UPDATE: Ping.fm’s Sean McCullough posted in GetSatisfaction that the problem is indeed a mess-up by — wait for it — GoDaddy. The Ping bots are still at work behind the scenes for users with bookmarklets, etc.
The ever-popular multi-microblog posting site Ping.fm is currently showing up as a GoDaddy spam page (see screenshot). I presume this is a temporary mistake as I’ve seen nothing indicating otherwise and I know the Ping.fm guys to be responsible Web 2.0ers who wouldn’t accidentally let their domain name lapse… what could it be? Am I just up too late and spying a late-night migration?
Someone seriously has to cut the noise around here. I signed up for the Ping.fm Beta because, well, I love signing up for betas for no particular reason.
Right off the bat I knew this service was totally pointless. Why would I want to post the same message to 5 or 6 different social networks at the same time? So my friends that are also on one, two or six of the same networks hear me like a broken record? I knew it was dumb, but thinking that — just maybe — someday it could be useful, I signed up, with no intention to actually use it (I’ve done similar thing with Digg, Yelp, GrandCentral and more — signing up early and not really using until I trusted the service.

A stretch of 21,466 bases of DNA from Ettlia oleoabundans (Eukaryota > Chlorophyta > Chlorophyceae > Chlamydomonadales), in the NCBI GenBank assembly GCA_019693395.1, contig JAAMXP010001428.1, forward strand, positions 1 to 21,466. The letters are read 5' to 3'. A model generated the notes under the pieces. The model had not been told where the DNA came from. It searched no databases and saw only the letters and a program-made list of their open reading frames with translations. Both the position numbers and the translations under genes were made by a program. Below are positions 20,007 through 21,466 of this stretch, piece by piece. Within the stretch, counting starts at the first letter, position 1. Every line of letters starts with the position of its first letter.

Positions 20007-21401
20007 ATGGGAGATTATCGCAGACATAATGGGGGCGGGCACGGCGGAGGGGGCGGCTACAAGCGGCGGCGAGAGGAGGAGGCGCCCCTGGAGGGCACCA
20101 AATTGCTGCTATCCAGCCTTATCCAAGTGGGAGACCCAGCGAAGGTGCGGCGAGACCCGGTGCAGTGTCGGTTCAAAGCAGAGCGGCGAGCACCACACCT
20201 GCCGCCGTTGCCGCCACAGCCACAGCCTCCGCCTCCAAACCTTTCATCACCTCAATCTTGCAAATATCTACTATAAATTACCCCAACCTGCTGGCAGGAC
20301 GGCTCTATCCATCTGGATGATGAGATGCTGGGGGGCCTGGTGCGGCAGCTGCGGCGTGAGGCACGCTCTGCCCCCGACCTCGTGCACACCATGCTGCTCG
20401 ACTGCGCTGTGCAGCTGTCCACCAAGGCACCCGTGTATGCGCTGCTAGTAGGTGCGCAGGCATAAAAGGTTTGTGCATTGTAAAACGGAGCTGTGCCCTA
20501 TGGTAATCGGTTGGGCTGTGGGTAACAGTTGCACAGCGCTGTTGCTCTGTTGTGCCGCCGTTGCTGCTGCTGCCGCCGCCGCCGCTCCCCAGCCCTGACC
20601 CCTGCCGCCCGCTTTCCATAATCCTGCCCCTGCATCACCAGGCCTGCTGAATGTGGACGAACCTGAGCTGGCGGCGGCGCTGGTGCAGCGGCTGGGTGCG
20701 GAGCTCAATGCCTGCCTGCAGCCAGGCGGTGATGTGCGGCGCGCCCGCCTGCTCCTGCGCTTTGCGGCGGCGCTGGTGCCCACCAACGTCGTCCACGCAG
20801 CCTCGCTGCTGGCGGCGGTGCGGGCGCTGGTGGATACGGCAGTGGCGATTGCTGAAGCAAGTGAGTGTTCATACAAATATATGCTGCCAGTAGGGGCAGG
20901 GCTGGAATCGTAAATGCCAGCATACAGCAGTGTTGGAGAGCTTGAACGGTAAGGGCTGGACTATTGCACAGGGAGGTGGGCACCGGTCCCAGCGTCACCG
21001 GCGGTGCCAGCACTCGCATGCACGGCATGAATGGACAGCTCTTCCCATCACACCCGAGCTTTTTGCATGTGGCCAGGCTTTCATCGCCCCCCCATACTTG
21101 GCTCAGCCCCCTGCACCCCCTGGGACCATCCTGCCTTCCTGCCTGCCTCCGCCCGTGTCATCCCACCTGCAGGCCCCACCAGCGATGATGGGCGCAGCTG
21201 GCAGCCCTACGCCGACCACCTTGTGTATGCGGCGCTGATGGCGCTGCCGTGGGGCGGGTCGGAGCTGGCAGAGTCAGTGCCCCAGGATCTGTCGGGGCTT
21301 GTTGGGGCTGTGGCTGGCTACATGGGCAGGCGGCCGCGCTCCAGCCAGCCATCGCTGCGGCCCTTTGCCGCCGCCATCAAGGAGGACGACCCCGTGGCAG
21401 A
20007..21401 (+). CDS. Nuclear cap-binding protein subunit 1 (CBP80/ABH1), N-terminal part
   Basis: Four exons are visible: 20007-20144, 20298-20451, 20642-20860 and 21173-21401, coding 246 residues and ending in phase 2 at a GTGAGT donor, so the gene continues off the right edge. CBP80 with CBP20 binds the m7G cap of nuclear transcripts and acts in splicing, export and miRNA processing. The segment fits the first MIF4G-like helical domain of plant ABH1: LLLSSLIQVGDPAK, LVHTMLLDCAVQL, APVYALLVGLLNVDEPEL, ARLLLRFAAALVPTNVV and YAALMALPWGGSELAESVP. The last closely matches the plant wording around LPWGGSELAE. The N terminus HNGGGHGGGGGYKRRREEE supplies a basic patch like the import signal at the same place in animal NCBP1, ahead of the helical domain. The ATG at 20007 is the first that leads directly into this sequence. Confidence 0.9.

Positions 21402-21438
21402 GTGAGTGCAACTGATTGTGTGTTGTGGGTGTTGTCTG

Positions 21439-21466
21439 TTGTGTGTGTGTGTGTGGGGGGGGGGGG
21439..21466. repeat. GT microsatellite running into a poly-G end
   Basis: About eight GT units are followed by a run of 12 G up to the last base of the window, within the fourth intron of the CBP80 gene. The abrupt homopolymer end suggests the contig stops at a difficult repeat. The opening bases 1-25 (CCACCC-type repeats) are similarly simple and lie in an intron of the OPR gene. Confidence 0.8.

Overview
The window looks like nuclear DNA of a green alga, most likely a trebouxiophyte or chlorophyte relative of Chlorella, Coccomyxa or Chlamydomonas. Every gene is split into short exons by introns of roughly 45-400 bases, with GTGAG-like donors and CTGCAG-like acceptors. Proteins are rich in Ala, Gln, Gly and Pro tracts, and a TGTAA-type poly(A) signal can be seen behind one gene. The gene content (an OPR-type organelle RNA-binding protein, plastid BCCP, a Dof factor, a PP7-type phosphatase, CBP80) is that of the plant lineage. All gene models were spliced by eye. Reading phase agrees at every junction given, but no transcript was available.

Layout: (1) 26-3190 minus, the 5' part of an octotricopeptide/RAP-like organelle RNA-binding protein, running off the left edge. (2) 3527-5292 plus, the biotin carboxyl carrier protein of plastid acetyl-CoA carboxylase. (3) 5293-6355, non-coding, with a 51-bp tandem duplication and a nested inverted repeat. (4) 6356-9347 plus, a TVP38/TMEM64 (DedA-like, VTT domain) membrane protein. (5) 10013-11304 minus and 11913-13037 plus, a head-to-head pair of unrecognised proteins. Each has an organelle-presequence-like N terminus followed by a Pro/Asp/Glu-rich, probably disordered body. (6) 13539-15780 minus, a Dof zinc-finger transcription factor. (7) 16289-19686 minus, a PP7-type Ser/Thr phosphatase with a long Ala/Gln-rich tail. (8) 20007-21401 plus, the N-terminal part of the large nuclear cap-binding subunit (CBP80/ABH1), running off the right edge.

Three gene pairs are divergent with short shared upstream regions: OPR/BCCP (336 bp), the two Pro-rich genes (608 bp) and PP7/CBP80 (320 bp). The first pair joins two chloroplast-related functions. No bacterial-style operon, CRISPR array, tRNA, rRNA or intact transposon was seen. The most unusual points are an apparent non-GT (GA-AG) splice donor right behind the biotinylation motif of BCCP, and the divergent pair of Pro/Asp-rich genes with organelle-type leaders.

It hasn’t been an hour, though, and I am trying to close my Ping.fm account, but there is no apparent way to opt-out once you sign up (though I did change my account e-mail to firstname.lastname@example.org). Unfortunately, it’s already too late — they immediately spammed my Pownce and Twitter account with the messages above. THEN, I read their Terms of Service (I know, I shoulda known better) and realized that this was the operation of two kids who likely were more interested in purging people’s data from multiple social websites than actually providing a useful service.
Don’t get me wrong: I have no problem with throwing myself out on the Internet in all transparency and am fully aware of the risks therein. But I hate to see myself and my friends get not only spammed (by each other) but also punked by signing up for a seemingly legitimate service (see Mashable‘s review today). Before we get into the small print, let’s just look at the “company” behind Ping.fm.